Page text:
Twenty-five a good age young and strong. Proud family man providing for your wife so sweet, your first-born son and your smallest child your daughter. Then jobs are lost economies crash and Jarrow marchers walk the long cold road with hungry faces and desperate hearts; where only a cold welcome awaits. And so no longer proud picking sea coal with it's spitting warmth. A half penny here, a penny there when sold. A loaf of bread and margarine now the fare that's set upon the table. Both parents denying their empty bellies as they push the bread towards the children dear. The little one, hot and limp, they rush to the hospital no half-crown for the GP. The father visited and peeled one grape she loved her daddy and so, she ate. Next day the telephone box visited, his return ashen faced. My little girl; my little girl has gone. As tears roll down the face of that once handsome and proud, young man.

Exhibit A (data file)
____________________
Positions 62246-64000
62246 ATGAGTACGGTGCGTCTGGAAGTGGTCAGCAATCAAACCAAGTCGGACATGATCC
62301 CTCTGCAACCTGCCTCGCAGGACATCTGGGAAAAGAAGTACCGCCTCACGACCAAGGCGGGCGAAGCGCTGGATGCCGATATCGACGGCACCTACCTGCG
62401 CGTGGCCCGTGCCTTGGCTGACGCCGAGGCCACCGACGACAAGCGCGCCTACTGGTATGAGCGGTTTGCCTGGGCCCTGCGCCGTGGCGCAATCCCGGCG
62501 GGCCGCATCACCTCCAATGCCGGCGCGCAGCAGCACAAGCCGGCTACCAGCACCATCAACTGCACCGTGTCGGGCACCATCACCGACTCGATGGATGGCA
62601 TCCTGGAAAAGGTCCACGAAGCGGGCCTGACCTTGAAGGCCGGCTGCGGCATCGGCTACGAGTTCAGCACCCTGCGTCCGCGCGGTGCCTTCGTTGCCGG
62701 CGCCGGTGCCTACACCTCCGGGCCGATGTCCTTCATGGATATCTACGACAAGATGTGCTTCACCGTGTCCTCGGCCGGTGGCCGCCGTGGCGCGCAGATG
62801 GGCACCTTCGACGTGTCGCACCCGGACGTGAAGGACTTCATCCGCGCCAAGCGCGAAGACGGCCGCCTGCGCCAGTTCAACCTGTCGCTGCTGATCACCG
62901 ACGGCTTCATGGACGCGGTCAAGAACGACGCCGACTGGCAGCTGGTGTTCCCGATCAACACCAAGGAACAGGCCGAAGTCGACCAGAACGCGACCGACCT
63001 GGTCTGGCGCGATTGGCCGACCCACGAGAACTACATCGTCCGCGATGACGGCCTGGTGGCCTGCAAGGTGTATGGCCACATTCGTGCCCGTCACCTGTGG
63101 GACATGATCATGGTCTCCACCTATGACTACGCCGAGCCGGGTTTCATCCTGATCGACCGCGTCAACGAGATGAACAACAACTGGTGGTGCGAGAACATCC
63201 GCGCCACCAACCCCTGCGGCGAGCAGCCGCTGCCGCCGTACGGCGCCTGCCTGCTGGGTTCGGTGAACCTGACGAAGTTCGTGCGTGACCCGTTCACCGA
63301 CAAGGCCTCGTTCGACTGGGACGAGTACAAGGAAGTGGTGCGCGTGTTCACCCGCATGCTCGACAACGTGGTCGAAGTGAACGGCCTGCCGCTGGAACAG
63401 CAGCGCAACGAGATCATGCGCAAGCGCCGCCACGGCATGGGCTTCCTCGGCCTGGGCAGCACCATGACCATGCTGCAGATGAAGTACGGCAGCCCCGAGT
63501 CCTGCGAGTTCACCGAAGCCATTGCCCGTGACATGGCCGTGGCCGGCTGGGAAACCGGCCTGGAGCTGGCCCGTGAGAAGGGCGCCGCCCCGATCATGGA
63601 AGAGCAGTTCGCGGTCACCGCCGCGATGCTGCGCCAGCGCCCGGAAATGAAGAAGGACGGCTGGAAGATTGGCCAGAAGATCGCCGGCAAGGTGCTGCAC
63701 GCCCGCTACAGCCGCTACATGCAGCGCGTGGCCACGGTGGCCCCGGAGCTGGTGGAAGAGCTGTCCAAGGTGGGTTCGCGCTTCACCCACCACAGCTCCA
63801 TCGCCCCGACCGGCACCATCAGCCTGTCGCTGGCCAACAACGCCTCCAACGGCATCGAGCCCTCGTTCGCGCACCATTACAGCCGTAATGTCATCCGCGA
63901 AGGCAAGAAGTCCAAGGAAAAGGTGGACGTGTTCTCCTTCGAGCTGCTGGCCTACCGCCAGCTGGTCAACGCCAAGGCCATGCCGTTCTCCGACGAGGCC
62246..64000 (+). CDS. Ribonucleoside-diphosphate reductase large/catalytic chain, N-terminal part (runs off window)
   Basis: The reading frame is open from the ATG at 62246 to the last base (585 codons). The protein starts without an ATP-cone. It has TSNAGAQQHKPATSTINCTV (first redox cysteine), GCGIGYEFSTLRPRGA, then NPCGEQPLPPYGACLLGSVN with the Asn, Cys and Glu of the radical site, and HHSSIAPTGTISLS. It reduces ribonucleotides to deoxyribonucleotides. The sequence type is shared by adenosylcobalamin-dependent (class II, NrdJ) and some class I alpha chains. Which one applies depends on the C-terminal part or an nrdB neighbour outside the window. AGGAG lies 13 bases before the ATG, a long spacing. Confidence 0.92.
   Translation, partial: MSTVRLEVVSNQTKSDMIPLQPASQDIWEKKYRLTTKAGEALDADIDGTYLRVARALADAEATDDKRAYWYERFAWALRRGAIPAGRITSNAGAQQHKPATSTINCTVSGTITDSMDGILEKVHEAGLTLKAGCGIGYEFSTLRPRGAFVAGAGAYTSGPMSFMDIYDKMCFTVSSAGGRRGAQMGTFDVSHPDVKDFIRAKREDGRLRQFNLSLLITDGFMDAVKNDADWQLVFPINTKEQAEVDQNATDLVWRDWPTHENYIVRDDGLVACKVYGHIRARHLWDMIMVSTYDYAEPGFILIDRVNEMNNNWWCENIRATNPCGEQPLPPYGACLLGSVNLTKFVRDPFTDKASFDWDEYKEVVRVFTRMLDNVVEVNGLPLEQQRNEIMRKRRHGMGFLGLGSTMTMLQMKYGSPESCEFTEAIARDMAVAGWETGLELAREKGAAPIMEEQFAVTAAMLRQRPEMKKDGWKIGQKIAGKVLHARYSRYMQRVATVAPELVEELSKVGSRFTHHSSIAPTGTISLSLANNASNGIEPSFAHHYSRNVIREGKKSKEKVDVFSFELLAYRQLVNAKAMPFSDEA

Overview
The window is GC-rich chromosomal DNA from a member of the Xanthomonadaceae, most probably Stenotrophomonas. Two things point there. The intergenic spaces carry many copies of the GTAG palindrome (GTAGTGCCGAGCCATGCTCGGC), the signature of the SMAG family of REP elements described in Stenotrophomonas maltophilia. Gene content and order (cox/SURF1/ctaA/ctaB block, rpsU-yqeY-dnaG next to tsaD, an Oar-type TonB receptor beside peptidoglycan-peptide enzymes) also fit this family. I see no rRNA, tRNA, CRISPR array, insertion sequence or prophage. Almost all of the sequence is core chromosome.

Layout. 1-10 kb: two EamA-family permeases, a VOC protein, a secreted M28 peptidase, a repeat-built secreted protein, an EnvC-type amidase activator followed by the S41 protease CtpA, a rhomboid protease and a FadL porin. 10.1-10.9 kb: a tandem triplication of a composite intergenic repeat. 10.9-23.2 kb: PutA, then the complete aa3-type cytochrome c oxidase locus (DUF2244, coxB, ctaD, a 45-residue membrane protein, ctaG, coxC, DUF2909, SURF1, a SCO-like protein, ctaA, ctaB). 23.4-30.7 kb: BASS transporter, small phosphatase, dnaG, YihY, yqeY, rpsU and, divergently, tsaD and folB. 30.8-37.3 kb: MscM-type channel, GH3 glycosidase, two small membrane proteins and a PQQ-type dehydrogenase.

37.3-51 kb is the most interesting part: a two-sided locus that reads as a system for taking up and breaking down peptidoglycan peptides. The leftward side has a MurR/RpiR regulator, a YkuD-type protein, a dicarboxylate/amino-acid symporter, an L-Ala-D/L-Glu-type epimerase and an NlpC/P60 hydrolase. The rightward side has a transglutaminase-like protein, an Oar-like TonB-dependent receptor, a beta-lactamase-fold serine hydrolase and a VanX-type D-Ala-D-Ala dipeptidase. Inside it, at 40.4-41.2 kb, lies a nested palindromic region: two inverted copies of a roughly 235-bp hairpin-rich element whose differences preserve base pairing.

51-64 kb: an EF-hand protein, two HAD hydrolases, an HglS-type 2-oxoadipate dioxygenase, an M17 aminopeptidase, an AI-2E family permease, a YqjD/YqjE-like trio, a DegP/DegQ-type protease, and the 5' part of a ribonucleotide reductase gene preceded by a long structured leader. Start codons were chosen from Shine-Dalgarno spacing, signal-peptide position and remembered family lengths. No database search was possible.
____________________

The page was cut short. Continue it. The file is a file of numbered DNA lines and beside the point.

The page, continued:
About the Author:
Christine Fowler has always written a poem to process major events, but only began seriously writing and performing poetry in 2019. Starting in her sixties means she come to poetry with a lot of life experience, which is reflected in her poetry. She has had poems published in the Gentian Journal (Issues 6 & 7) an anthology, and has several poems accepted and in the process of publication. Her poems are illustrated on her website https://www.christinefowlerpoetry.com